Let’s be clear: I am a person who is willing to receive a new Robin Hood (2018) movie. I grew up a big fan of Kevin Costner as the Prince of Thieves, as well as Mel Brook’s parody Men In Tights. I did skip the Russel Crowe film, but even the old animated fox had my love until Costner stole the show. Even with my hopefulness that a new version could actually be good, it wasn’t enough to save the slog that director Otto Bathurst brought to the cinemas.
Robin Hood steals your time and your money
We meet Robin of Loxley (Taron Egerton) as he manages to thwart a thief from stealing his horse, but not his heart. Marian (Eve Hewson) and Robin quickly fall in love, but Robin is drafted into the Crusades by the Sheriff of Nottingham (Ben Mendelsohn). While fighting in the war, Robin meets John (Jamie Foxx), and through circumstances they find themselves soaring like an arrow towards their shared target; the Sheriff.
This is an action movie that often has very weak action scenes. They suffer from either bad CG or shots that are too tight. That’s not to say all of the action is bad, but it’s not strong enough to elevate such a familiar story that this time features extra bad dialogue. There is an extended war sequence at the Crusades that lets you see Robin as an early hero. However, the scene also serves to show his unwillingness to leave a man behind, which puts his whole squad at risk. It’s a bit over-the-top, but it is the best action sequence in this film by far.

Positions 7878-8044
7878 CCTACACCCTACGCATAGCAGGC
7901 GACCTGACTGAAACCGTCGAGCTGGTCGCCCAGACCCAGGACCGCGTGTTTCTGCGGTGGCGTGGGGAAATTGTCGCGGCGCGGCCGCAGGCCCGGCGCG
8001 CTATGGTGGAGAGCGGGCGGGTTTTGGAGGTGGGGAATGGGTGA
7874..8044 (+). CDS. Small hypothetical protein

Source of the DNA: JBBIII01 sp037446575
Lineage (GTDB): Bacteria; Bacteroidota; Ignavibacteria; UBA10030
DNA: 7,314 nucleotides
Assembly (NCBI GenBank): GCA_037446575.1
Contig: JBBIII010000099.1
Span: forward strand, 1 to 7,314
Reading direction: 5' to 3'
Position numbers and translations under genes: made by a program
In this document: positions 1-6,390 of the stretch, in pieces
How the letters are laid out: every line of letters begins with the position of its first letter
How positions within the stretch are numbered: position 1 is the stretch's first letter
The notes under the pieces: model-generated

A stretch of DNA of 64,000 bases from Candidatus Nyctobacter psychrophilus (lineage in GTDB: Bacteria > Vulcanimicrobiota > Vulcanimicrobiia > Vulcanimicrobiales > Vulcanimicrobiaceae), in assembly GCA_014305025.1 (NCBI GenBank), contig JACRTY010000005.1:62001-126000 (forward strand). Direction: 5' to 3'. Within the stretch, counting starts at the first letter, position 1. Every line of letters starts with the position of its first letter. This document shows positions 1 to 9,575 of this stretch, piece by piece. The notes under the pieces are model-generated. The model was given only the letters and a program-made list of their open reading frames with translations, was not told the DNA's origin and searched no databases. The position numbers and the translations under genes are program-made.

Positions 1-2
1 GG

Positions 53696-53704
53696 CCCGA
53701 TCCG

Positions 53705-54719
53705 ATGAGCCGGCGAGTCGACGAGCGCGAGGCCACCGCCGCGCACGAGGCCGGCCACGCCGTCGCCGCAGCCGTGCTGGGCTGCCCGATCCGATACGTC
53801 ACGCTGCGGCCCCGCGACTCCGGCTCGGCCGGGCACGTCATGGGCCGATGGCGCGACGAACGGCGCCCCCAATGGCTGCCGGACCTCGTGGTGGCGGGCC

The performances are fine. Egerton is charming ,and a solid lead. Foxx really dives into this new take on the old character of Little John. Hewson gets to be more of a fighter than other versions of Marian in the past, which is saying something as Marian is usually a strong character for moments in the stories. Mendelsohn doesn’t hesitate to chew the scenery and be a bigger presence than is probably needed, but is still fine. Instead, it’s so many of the little choices that will really make you roll your eyes.
The citizens of Nottingham begin hanging hoods all over the city. It is done in ways that are so improbable that it is impossible not to laugh at the absurdity of it. The moment reminded me of the scene in Solo (2018) where Han gets his last name, or the scene in the Ghostbusters (2016) reboot where they get the logo for their company. Its bad, and it doesn’t do anything other than essentially break the suspension of disbelief to the point of no return. There are many scenes that elicit such a reaction. Another moment can be partially seen in the trailer. It is the scene in which you see Robin emerge from a door holding bags of gold that he casually tosses to the awaiting John. However, in the film, John is nonchalantly waiting right outside of the place that Robin was so desperately trying to escape from moments before.
The fact that Robin Hood (2018) felt like it wanted to be Batman so much only made it clear that it wasn’t. More specifically, you could say it wants to be Batman Begins, but really they just wanted to make Robin more of a Batman figure to the community, and alter so much of the legend that it basically just borrowed Batman’s story. It could only be clearer if it contained a moment where Robin witnessed his parents die in an alley after a show. Robin Hood earns the Not a Total Waste of Time rating.